People Just Do Nothing: Big in Japan – Sitcom stars hit the big screen

Review: Hard to say if film adaptation will appeal to people unfamiliar with Kurupt FM crew

Last seen disbanding in 2018, the Kurupt FM crew reunite when one of their tunes becomes a hit on Japanese television

Film Title: People do Nothing: Big in Japan

Director: Jack Clough

Starring: Allan Mustafa, Hugo Chegwin, Asim Chaudhry, Steve Stamp, Dan Sylvester, Lily Brazier

Genre: Comedy

Running Time: 97 min

Fri, Aug 20, 2021, 05:00

   

For all the earthiness of its urban setting, the wonderful People Just Do Nothing – following the hopeless adventures of a UK garage crew in west London – is firmly in the tradition of the Great British Sitcom. One of the guys is an idiot. Another fancies himself rotten. Most strikingly, in Asim Chaudhry’s Chabuddy G, it features yet another frustrated, self-important boss in the sad mould of Basil Fawlty, Captain Mainwaring and David Brent.

Now, the team further confirms its dedication to the ancient conventions by taking their characters abroad for a big-screen spin-off. The approach has, thank goodness, changed a little since Are You Being Served? went to the Costa Plonka. We are no longer laughing at the locals (or not much, anyway). Our boys are the dopes and the more sophisticated hosts have their measure from the start.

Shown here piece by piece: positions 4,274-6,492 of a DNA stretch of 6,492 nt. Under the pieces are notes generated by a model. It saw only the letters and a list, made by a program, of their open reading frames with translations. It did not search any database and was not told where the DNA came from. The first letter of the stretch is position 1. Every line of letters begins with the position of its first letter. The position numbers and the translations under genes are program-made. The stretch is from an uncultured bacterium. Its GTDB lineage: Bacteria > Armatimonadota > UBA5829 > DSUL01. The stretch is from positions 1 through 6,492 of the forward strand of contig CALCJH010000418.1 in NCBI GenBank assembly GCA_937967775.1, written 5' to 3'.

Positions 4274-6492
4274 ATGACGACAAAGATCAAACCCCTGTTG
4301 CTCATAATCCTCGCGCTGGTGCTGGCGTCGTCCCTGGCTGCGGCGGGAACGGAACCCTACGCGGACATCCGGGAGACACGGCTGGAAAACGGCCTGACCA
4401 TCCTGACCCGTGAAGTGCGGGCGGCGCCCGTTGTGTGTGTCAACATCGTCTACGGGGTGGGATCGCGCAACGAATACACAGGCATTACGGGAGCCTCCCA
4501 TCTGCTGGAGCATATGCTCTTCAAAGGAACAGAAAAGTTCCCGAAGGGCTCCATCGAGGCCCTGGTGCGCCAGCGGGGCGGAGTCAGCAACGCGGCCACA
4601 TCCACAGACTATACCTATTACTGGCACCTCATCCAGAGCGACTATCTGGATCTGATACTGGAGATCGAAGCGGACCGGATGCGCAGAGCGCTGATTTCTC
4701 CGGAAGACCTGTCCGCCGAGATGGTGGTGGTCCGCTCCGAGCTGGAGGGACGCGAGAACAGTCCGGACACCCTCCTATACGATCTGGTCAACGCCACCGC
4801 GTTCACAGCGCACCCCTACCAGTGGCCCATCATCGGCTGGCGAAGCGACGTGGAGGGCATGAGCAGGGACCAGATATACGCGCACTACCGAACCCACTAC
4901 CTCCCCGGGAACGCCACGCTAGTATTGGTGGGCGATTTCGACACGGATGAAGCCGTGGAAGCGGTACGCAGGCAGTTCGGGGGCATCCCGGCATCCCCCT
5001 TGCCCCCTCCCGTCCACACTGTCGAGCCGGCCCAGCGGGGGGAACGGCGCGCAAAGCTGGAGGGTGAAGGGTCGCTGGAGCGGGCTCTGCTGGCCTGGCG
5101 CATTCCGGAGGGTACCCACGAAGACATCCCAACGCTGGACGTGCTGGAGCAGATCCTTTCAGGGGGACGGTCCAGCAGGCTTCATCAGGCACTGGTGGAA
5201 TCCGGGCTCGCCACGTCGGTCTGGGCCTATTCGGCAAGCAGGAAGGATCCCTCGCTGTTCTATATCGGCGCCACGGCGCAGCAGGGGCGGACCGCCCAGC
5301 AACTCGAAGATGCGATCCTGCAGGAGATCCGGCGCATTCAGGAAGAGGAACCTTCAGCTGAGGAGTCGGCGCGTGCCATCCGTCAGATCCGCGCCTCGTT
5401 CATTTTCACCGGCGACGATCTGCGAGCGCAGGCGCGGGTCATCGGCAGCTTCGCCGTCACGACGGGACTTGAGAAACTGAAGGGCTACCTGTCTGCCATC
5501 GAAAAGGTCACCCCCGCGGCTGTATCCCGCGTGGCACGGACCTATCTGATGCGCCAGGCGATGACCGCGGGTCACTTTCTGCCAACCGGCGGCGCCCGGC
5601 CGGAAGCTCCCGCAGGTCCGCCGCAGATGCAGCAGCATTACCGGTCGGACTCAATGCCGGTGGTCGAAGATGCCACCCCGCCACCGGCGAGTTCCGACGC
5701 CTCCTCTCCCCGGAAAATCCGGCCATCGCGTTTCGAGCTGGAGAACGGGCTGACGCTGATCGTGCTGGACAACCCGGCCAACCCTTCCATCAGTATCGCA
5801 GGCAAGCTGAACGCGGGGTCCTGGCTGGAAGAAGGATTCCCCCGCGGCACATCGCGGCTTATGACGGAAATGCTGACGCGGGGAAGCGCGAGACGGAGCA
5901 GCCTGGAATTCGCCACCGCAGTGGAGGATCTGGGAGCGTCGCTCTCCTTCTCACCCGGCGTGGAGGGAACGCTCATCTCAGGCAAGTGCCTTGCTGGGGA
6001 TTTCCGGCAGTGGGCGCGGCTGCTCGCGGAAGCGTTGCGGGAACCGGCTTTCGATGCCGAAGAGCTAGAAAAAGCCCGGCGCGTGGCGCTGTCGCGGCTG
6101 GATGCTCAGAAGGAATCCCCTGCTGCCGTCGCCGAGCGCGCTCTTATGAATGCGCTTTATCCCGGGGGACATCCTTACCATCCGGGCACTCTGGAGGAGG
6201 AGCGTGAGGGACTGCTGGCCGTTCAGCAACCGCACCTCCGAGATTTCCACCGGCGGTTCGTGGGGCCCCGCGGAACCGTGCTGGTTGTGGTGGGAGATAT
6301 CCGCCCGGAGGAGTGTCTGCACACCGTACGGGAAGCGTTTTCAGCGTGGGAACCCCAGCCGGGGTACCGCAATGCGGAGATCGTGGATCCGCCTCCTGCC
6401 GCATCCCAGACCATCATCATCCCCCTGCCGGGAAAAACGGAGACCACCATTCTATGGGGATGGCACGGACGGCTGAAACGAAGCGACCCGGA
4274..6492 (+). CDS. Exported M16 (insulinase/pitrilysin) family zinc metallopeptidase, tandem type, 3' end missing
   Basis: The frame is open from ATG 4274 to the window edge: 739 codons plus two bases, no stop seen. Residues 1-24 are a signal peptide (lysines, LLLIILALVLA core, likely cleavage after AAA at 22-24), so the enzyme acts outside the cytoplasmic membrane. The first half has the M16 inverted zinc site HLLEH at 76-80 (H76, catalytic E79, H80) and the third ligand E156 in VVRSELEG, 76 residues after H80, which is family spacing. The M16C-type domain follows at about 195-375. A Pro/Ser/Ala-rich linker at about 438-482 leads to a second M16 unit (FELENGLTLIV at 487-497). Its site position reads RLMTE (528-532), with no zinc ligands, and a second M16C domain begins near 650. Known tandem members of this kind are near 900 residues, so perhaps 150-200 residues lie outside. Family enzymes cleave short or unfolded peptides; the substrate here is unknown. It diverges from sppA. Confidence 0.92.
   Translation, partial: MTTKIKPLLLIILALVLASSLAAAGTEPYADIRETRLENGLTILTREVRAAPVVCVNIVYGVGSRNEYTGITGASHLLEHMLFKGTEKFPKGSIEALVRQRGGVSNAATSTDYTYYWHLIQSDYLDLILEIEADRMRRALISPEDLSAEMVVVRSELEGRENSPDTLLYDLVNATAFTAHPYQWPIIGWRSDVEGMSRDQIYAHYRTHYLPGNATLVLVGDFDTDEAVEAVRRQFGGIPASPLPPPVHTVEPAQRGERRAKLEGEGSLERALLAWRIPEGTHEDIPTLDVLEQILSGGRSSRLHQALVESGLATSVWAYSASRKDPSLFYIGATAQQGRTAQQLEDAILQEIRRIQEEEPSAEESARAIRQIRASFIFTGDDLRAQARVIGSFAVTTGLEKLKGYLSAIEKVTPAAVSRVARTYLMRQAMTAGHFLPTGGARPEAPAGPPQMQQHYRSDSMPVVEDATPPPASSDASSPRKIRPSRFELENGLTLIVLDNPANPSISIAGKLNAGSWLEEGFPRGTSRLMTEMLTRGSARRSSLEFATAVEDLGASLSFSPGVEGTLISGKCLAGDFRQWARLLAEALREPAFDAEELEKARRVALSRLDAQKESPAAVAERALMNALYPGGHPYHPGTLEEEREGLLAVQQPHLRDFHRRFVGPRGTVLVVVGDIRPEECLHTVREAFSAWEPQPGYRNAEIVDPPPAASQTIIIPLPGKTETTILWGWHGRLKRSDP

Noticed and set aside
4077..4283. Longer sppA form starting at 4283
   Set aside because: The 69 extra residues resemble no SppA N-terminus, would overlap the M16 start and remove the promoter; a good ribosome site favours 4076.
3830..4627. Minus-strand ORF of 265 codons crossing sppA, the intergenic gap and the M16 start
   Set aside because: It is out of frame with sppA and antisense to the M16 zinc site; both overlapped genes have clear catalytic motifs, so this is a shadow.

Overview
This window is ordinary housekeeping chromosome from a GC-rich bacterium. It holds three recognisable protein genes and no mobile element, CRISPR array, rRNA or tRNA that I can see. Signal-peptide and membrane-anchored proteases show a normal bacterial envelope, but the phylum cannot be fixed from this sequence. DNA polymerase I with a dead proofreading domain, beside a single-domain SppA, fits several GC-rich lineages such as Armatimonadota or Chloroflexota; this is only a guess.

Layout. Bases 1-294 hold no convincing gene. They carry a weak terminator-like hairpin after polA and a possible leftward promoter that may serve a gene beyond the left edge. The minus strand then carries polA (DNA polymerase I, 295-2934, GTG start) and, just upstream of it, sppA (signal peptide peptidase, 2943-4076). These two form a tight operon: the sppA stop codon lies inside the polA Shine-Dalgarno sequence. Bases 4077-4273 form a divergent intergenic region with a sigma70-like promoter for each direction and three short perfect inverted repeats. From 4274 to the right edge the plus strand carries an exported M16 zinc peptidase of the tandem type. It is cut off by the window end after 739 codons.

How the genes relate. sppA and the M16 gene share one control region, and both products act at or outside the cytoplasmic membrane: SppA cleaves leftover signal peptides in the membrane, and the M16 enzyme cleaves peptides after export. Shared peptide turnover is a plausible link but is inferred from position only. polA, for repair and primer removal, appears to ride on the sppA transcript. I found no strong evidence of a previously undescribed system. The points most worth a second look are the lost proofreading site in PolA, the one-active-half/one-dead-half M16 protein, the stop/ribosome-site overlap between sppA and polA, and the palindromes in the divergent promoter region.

Rather than just pushing the characters through their familiar beats, the well-judged narrative arc takes them on something like a proper journey

Hats are doffed to the writers for coming up with a beautifully effective scenario. Last seen disbanding in 2018, the Kurupt FM crew – now variously postmen and bowling-alley employees – reunite when one of their tunes becomes a hit on Japanese television. The producers in Tokyo really want only the “talent”, but Chabuddy, supposed manager, accompanies the gang on their hopeful trip east.

The plot of half-a-dozen classic pop music flicks prompts us to where we are heading. It transpires that the new bosses want to manipulate Kurupt into becoming a cheesy boy band and are more interested in MC Grindah (Allan “Seapa” Mustafa) than the rest of the group. “I don’t really want him to fail, but if he does fail then . . . good!” DJ Beats (Hugo Chegwin) says as Grindah gets nudged to the front.

There is no proper answer as to what makes such television translations “cinematic”, but the Tokyo locations certainly do some of the required expansion (as the fake Costa Plonka ones did in a less well-travelled era). Rather than just pushing the characters through their familiar beats, the well-judged narrative arc takes them on something like a proper journey. The chums are pulled apart, but not so much that we fear they won’t get back together again.

Will it appeal to those unfamiliar with the show? It is hard to say, but, as the spectacularly successful Inbetweeners Movie showed a decade ago, sitcom fans will turn out for the larger scaled version. The uninitiated wishing to catch up before immersion need be aware that five complete series are on the most popular of the streaming services.

Released on August 20th